Home Mental Health & Well-Being Mental Health Awareness Week: HR Experts Warn Against “Token Gesture” Mental Health Support in the Workplace

Mental Health Awareness Week: HR Experts Warn Against “Token Gesture” Mental Health Support in the Workplace

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Mental Health Awareness Week (13th May – 19th May) takes place each year, and during this time, it’s encouraged that we tackle stigma around mental health, gain a better understanding of how to improve our own mental health, and support those around us.

As Google searches for “should I tell work about my mental health?” have increased by 100% in the last 12 months, it shows the importance of businesses learning from their staff about how they can ensure they feel fully supported when facing issues with their mental health.

For businesses looking to participate in Mental Health Awareness Week, HR expert Neil Finegan from distance learning provider, DLC Training, comments, “While we celebrate Mental Health Awareness Week this May, it’s vital that employers learn viable ways to support their staff throughout the year, and not just during a one week period.

“For businesses, taking part in Mental Health Awareness Week without considering their own policies can be seen as a token gesture, and novelty actions show a lack of understanding of what employees really need to improve their mental health while at work.”

Neil suggests five key policies to incorporate into a business to better support mental health company-wide.

1. Flexible working

Where possible, Neil recommends allowing staff to work flexibly when facing periods of poor mental health and work anxiety. This allows employees to work according to their own schedule and when they feel most motivated.

However, Neil comments, “If someone in your team confides in you that they are struggling with their mental health, a business should first encourage them to take time off work to rest, and fully recuperate before returning. Mental health issues should be treated in the same manner as physical ailments, and employees should not feel as though they can’t take appropriate time away from work.

“Flexible working may be the best way to ease them back into their work life, allowing them to take regular breaks and complete their working day when best suits them.”

2. Regular team socials

Particularly for remote workers, spending time with their colleagues in an environment outside of the office can combat loneliness.

Neil adds, “When facing mental health issues, employees may feel isolated from their team. While everyone will tackle this in their own way, businesses can introduce dedicated social time to allow their team to spend time together in a fun environment and share tribes and tribulations they might be experiencing.”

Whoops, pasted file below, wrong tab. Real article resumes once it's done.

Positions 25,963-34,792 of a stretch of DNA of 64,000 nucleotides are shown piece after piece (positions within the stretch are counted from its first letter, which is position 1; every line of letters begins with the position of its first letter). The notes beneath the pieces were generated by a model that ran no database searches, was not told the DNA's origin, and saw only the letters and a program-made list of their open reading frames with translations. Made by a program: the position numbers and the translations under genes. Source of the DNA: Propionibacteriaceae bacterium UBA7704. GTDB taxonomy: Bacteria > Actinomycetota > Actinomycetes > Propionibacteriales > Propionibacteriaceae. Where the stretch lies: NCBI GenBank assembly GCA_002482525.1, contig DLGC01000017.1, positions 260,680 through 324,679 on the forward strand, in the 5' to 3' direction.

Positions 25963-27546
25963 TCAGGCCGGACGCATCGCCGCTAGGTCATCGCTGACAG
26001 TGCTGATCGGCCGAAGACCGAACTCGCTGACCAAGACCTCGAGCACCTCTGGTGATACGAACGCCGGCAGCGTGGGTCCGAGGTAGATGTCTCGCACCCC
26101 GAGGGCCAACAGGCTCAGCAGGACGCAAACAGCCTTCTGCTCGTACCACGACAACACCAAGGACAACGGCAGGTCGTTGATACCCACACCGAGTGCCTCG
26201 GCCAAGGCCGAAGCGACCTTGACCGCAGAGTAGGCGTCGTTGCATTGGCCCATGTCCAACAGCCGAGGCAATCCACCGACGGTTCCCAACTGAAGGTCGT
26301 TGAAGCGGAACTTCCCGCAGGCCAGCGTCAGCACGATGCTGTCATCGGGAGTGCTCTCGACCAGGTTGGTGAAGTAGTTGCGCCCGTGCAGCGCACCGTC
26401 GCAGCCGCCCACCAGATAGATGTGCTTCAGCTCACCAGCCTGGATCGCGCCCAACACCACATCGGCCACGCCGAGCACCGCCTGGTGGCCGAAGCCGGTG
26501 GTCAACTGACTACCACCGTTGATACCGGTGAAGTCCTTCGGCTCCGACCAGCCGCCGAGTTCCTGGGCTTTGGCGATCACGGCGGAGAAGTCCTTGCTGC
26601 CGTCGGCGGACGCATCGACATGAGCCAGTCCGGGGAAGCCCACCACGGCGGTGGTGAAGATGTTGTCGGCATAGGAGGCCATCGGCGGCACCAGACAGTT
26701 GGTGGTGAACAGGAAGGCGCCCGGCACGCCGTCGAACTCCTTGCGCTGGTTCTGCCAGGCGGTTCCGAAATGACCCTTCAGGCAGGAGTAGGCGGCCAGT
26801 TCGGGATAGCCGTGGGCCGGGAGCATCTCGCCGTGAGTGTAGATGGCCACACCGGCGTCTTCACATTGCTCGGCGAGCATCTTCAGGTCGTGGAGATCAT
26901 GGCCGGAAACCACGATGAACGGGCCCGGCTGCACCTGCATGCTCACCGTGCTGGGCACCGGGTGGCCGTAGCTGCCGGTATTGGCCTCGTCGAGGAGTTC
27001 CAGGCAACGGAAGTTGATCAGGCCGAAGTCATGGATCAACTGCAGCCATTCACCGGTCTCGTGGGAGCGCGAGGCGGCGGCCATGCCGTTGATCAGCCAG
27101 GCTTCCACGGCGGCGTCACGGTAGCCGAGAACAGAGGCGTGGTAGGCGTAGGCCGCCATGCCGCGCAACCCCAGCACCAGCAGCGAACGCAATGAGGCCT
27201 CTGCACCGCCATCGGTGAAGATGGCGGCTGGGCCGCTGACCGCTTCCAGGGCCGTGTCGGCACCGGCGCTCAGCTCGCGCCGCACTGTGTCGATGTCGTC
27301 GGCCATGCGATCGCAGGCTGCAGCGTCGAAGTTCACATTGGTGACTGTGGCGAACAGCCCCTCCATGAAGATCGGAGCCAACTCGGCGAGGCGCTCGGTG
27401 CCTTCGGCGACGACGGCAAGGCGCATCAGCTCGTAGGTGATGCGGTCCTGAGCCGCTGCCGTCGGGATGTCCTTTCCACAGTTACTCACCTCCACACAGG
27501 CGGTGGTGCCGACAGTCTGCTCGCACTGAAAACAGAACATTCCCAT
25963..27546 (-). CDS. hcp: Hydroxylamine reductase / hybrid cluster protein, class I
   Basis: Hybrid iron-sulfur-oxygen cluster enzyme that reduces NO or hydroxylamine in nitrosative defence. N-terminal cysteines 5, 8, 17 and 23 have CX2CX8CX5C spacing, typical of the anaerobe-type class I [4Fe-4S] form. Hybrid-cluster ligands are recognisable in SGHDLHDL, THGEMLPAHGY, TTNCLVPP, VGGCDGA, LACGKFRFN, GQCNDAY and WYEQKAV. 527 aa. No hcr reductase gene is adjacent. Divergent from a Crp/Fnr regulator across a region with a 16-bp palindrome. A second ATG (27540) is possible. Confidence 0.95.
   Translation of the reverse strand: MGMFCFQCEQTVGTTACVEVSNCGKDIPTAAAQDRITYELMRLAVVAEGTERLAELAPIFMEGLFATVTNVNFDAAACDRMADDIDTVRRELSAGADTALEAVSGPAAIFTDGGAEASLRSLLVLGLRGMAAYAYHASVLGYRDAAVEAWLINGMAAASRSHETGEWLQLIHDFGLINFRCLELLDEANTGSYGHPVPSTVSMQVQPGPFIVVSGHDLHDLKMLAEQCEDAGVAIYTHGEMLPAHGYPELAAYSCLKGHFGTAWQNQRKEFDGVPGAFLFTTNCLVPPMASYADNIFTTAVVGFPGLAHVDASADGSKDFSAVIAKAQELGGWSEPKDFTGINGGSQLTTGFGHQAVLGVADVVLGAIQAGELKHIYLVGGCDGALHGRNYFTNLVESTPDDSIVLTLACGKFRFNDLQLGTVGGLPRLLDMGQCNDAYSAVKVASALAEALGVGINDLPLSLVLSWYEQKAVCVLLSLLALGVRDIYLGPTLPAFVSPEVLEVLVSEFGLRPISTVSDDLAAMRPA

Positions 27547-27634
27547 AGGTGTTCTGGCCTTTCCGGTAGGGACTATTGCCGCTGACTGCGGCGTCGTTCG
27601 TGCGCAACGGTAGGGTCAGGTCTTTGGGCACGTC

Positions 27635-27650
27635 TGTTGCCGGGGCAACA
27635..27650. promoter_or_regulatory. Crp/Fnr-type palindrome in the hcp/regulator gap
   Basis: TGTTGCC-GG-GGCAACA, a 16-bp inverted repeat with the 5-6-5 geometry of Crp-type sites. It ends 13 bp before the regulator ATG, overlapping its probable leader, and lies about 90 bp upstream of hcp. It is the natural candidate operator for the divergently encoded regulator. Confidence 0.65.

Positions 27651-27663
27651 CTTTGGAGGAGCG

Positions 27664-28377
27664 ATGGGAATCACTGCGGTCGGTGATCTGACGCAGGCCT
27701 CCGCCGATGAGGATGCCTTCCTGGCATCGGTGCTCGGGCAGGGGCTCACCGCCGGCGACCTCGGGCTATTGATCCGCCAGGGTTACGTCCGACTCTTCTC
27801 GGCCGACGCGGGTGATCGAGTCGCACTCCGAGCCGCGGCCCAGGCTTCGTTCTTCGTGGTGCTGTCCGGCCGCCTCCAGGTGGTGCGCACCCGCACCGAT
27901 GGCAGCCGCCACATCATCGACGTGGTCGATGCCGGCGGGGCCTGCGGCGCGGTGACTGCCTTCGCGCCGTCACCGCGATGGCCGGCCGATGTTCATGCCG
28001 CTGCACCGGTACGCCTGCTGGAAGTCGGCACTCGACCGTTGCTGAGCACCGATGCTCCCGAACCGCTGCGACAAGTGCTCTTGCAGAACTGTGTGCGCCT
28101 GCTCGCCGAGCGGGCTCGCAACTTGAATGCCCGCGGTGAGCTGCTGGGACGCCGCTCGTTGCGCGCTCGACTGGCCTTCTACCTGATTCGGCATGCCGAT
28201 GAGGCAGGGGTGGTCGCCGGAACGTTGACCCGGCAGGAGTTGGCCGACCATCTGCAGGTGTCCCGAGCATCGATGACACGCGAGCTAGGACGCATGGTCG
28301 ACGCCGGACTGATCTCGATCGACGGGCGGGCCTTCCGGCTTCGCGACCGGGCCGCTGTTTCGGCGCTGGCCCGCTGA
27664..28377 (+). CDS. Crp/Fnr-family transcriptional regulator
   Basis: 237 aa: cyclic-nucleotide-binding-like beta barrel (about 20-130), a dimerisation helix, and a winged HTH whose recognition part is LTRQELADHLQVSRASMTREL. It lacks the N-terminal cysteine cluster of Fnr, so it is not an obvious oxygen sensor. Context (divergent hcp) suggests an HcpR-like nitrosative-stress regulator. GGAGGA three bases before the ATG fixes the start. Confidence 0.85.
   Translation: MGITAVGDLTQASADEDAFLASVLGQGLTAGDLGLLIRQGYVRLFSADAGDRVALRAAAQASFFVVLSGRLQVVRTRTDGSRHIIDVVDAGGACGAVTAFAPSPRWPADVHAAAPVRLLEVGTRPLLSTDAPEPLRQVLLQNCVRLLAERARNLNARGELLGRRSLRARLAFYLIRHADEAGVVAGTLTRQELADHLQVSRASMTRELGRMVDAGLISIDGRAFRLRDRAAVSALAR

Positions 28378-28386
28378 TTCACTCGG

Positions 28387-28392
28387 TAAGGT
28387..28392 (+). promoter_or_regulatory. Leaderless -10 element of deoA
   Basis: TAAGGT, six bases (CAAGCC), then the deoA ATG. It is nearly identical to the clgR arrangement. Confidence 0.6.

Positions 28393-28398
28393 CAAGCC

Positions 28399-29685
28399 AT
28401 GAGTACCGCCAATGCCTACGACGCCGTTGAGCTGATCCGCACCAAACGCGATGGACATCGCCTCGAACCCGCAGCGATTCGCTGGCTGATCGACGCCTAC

However, Neil highlights that employers must understand that everyone tackles mental health issues differently. If someone is feeling particularly overwhelmed by their mental health, they might find that taking more time to rest might be more beneficial for them. These social activities should therefore be optional, giving staff the freedom to not attend without judgement.

3. Enhanced sick leave policies

One of the most valuable policies to better support mental health in a business is enhanced sick leave and pay policies.

As a minimum, employees are entitled to Statutory Sick Pay of £116.75 per week for up to 28 weeks. But businesses can introduce enhanced sick pay policies to ensure the team takes time off when needed without the added stress of worrying about how this will affect their pay.

4. Access to healthcare professionals

In some instances, businesses can introduce the additional benefit of access to private healthcare professionals through medical insurance. According to NHS England, 95% of patients should have a first appointment for talking therapies within 18 weeks of referral.

With the added benefit of access to private healthcare, employees can bypass long wait times to access the treatment they need to better manage their mental health conditions.

5. Mental health first aiders

Neil suggests one of the most beneficial ways to nurture a caring environment at work is to train senior members of staff to become mental health first aiders.

The role of this person is to identify when someone is struggling with mental health issues and offer them support and guidance in whichever way best suits them. Neil highlights that this role is best suited for someone who manages a team and spends 1-2-1 time with each member so they can better understand what normal looks like and symptoms that might indicate a person is struggling.

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